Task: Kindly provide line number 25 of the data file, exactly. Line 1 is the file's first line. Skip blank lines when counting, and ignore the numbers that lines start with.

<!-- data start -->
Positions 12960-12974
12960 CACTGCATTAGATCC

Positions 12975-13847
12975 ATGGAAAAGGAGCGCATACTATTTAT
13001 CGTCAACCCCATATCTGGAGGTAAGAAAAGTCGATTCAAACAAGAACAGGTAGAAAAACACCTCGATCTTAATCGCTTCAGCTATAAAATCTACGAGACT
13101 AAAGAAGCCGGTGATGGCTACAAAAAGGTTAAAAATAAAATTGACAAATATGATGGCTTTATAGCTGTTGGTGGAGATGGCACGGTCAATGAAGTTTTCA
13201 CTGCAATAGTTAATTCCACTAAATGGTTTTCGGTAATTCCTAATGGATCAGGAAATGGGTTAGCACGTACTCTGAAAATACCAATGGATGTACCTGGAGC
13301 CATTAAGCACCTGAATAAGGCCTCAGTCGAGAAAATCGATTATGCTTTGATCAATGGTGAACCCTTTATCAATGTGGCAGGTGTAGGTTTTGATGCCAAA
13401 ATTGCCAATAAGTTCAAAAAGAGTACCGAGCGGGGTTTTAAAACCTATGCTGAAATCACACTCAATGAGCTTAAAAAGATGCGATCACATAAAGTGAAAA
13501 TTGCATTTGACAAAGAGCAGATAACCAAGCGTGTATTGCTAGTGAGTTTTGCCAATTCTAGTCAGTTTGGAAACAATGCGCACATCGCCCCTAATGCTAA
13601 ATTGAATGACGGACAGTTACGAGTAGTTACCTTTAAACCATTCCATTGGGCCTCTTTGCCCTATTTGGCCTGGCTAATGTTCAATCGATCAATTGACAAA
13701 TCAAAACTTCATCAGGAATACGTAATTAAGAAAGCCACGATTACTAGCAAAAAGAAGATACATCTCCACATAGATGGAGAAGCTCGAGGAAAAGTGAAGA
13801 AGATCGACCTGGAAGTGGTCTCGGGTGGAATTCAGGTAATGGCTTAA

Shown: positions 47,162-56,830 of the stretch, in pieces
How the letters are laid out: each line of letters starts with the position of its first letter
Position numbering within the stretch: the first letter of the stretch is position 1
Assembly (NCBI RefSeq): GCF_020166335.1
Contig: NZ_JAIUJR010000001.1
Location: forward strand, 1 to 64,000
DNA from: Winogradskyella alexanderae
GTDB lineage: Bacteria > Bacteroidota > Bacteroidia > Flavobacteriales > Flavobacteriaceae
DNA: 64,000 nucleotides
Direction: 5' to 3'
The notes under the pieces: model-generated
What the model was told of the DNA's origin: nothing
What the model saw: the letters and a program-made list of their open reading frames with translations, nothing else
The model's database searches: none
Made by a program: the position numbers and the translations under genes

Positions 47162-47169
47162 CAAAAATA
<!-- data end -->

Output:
What the model was told of the DNA's origin: nothing